Popular Kitchen Design Layouts

Before diving into the design of a new kitchen layout, it’s helpful to understand and define how you typically use your space. This will help you make decisions such as where to place large appliances or whether to have a large island or a smaller peninsula.

An example of an L-shaped kitchen layout with custom white painted shaker style cabinets

Design Considerations

Maximum Capacity

Begin by defining how you currently use your kitchen space and how you plan to use it in the future. What is the largest number of people that will be in your kitchen at any point in time. Do you like to entertain and host the family for major holidays or events? Do you plan to use multiple ovens and have multiple cooks in the kitchen at one time? Or, are you not much of a cook and prefer to eat out several nights a week?

Plan your layout around the maximum number of people who will need to use your kitchen at any point in time. For example, if you’re the primary cook on a regular basis, but hosting holidays is very important to you, a large work zone and second prep sink may be a smart choice for your design.

The Work Triangle

Most kitchens create a space that allows for a flow between three main elements: the fridge, cooktop, and sink. The path between these elements creates a triangle, which varies in size depending on the particular layout and the size of the space. Be sure to keep this work triangle in mind when planning your kitchen design.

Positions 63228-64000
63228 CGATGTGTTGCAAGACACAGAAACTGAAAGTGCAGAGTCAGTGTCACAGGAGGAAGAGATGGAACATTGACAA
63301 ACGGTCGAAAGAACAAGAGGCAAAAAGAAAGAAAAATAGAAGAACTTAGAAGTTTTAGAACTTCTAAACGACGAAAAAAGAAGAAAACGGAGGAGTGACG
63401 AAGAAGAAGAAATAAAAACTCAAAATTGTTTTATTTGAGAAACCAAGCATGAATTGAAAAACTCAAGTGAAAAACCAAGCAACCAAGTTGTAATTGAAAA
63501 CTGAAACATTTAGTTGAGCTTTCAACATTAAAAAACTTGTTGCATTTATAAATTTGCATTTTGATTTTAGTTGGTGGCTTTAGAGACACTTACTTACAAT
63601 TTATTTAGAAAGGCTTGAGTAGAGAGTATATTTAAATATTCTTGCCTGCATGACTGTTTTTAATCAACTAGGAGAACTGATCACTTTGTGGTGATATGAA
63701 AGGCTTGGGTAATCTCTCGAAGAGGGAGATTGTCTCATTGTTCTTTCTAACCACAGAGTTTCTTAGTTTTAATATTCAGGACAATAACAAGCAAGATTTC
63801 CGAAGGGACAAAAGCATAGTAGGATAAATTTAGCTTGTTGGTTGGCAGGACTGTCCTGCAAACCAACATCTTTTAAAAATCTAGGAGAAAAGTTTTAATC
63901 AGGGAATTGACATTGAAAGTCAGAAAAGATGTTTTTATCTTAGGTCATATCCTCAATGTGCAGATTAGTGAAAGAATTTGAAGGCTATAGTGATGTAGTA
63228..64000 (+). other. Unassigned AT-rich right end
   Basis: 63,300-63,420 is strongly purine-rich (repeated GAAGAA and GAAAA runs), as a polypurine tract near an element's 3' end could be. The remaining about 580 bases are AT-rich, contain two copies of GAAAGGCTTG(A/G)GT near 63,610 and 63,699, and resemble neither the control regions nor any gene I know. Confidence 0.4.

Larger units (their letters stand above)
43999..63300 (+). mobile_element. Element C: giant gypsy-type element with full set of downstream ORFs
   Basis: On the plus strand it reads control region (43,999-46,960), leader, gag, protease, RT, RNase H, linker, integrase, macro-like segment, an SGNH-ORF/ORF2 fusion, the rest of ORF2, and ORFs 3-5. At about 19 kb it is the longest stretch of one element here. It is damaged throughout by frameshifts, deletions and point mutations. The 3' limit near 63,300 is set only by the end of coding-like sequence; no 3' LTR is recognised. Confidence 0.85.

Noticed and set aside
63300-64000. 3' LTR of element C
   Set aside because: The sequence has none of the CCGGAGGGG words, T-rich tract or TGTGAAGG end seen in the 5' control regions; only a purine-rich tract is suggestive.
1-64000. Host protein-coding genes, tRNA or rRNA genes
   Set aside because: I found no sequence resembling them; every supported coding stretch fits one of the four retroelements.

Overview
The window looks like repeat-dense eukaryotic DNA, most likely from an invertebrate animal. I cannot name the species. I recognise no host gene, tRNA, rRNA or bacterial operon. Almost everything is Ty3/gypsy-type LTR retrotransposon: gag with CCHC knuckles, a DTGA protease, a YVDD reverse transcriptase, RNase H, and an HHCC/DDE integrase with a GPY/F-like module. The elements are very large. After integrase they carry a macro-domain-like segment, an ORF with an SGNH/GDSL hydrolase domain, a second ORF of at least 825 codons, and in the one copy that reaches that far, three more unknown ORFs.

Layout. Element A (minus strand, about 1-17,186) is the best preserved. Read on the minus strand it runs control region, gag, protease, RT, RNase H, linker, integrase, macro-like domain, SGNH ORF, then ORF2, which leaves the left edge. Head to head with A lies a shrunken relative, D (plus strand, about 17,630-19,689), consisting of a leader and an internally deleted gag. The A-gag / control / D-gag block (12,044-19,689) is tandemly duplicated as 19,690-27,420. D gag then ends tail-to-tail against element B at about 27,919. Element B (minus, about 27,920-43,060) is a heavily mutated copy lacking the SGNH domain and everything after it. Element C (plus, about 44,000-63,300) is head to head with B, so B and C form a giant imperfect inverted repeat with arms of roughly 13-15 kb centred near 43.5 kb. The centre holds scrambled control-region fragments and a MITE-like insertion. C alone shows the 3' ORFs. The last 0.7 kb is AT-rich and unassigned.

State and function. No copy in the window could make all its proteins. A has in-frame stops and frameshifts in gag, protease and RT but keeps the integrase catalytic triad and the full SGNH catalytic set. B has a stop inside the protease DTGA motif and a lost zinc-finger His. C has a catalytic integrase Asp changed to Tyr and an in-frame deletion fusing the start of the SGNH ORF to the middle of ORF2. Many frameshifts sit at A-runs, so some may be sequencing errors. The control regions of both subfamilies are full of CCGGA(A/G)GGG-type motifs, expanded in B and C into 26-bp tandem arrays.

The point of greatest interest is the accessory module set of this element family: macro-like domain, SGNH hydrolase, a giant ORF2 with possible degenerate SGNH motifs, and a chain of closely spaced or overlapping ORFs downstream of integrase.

Understanding Zones

Consider organising your kitchen using the 5 major zones: consumables (where you store your food), non-consumables (where you store dishes, etc.), cleaning (your sink and dishwasher), preparation (where you prepare food) and cooking (your oven, stove top and microwave). When you design your layout, keep these zones in mind when you are choosing where to place appliances and storage solutions. Decide which zones are most important to you, then start grouping related items, but leave enough space for surrounding zones, so nothing gets overlooked.

The following kitchen design layouts are some of the most popular ways to organize these work zones in a kitchen.

The L-Shaped Layout

An L-shaped kitchen layout typically follows two walls that meet in a corner. The combination of two continuous countertops creates a natural flow to the kitchen work space that is well-loved by many cooks. This layout usually opens up to a room, allowing whoever is in the kitchen to easily interact with the rest of the space.

How to Enhance

Add an island for more prep space and storage, or use a free-standing piece of furniture, such as a kitchen table, in place of an island or as an additional surface, if space allows.

An L-shaped kitchen layout with custom white painted cabinets and free-standing wood island
An L-shaped kitchen layout with custom cabinets in a natural wood finish

The U-Shaped Layout